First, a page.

My mom and I threw one of our famous grove street parties for my 30th birthday, even though my actual birthday is not until the 24th. My original plan was to return to New York after the holidays and have my birthday there, and so we had to get the party in early if I wanted one at home. As it turns out, while I was here I auditioned for and won the role of Catherine in a production of Suddenly Last Summer, so I’ll be staying a while longer anyway. Here I’m wearing a pearl necklace my mother made for me as a gift.
We really went too far with the food, as most of my Russian friends contributed dishes. We had steamed baby potatos with cream and herring, piroshki, caviar blinii, “herring in a fur coat” which is the pinkish boat-shaped dish above, a delicious herring and beet concoction, my own top-secret world-famous cured salmon on cream cheese and bread (this salmon is the only food I know how to prepare besides spaghetti and cereal, and I think it is enough), deviled eggs, two different Georgian garlic-aubergine dishes, potatoes Olivier (this is some sort of Russian potato salad and I still don’t know its connection to Laurence Olivier), shredded sweet carrot salad, homemade buttermilk cheese (the other thing I forgot I know how to make) which we spread on crackers with kim chee, a Russian super-garlicky cheese which we spread on anything we could find, and a Dianda’s rum cake the size of Utah. Our friend Robert brought homemade Kahlua and there was lots and lots of vodka.
My brother-in-law, Bill, my mom, and I. We’re standing in front of a bunch of my drawings and watercolors from my artschool days, as well as a photo from my short-lived career as a hand model…
Our dear family friend Lisa Boyle, who’s known me since mom was preggers. She was an opera singer in her day, and was once conducted by Stravinsky himself (the premiere of The Flood, which, curiously, took place in Santa Fe).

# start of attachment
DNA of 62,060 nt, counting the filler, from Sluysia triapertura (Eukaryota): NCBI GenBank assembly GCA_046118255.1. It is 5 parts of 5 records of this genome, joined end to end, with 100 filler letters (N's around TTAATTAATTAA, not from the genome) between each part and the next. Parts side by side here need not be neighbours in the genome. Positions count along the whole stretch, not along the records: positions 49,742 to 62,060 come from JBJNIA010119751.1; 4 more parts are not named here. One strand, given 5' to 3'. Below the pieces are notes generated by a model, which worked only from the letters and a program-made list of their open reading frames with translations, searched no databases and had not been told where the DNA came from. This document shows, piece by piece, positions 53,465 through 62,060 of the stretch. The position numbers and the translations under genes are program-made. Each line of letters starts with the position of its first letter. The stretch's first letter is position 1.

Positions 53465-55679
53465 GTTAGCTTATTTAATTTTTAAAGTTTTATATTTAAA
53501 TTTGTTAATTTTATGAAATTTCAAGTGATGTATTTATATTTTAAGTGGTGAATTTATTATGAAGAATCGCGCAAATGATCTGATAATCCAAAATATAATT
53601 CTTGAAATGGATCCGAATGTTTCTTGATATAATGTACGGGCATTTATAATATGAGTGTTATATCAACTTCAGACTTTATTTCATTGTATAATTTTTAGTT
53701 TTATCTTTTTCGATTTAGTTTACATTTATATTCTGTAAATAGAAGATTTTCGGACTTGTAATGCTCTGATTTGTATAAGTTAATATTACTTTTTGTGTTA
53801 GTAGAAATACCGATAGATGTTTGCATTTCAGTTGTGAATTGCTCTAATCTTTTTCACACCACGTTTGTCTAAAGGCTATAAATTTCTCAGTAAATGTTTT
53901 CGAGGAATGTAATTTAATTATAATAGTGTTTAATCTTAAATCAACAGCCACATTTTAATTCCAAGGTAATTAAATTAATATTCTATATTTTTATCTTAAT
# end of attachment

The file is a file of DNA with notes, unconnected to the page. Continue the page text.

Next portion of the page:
Me with Shea and Liam Wahab, sons of family friend Afreen. I’ve known them all their lives and embarrassed them heavily at my party by telling a story about them from when they were wee ones. Afreen held my father’s wake at her house, an enormous gift to us for which I’ve never thanked her properly. At the time, I felt pretty down for obvious reasons, but also because I’ve never had much patience for the sort of palliative talk that goes on at such events. All the “I can feel his presence,” “he’s in a better place,” and “he’ll always be with you” platitudes were not having the intended assuasive effect on me, and I had had a difficult time all night not punching the wall or tearing my hair out. At the end of the evening, everyone had left and Afreen sat down to talk with me. I knew she was laboring to comfort me, and I didn’t want her to labor; it was a futile effort, and the thing that mattered was that she cared, which I already knew. So although I knew she was just being lovely and caring, listening to her I just grew more tense and unhappy. I wished something might come along to break the solemnity of it all, and suddenly, Shea and Liam, both small children then, rushed in from their bedroom wearing only their pajama tops. They glanced at each other, I guess to get the starting note, and, in unison, started flicking their little things and shouting “Boing! Boing! Boing!” Afreen shreiked and chased them back into their room, leaving me laughing on the floor. It was definitely the best moment of the wake.
HAHAHAHA! That’s my sister Maya in the foreground. Nicola, a high school friend to the left, and Steve and Anson further back, both of whom I haven’t seen in nearly twenty years. We went to elementary school together and lost touch when we all moved on to middle school. We reconnected thanks to facebook. Anson’s girlfriend Lac sits to his left.
Afreen, the mother of Liam and Shea, and her boyfriend Hartmund. People who have seen my book will recognize her from several of the photographs in it. She was one of my father’s favorite models.
We had a mini-celebration for Rebecca’s birthday, which is close to mine. Rebecca has known me all my life, having danced in my mother’s troupe in the seventies and eighties. Another of my father’s favorite models.
Me with Rachel, a dear friend from the theatre, and a great actress who’s currently doing a smashing job of Martha in Who’s Afraid of Virginia Woolf?.
My sister Maya and her husband of twelve years, Bill. Disgustingly in love with each other.
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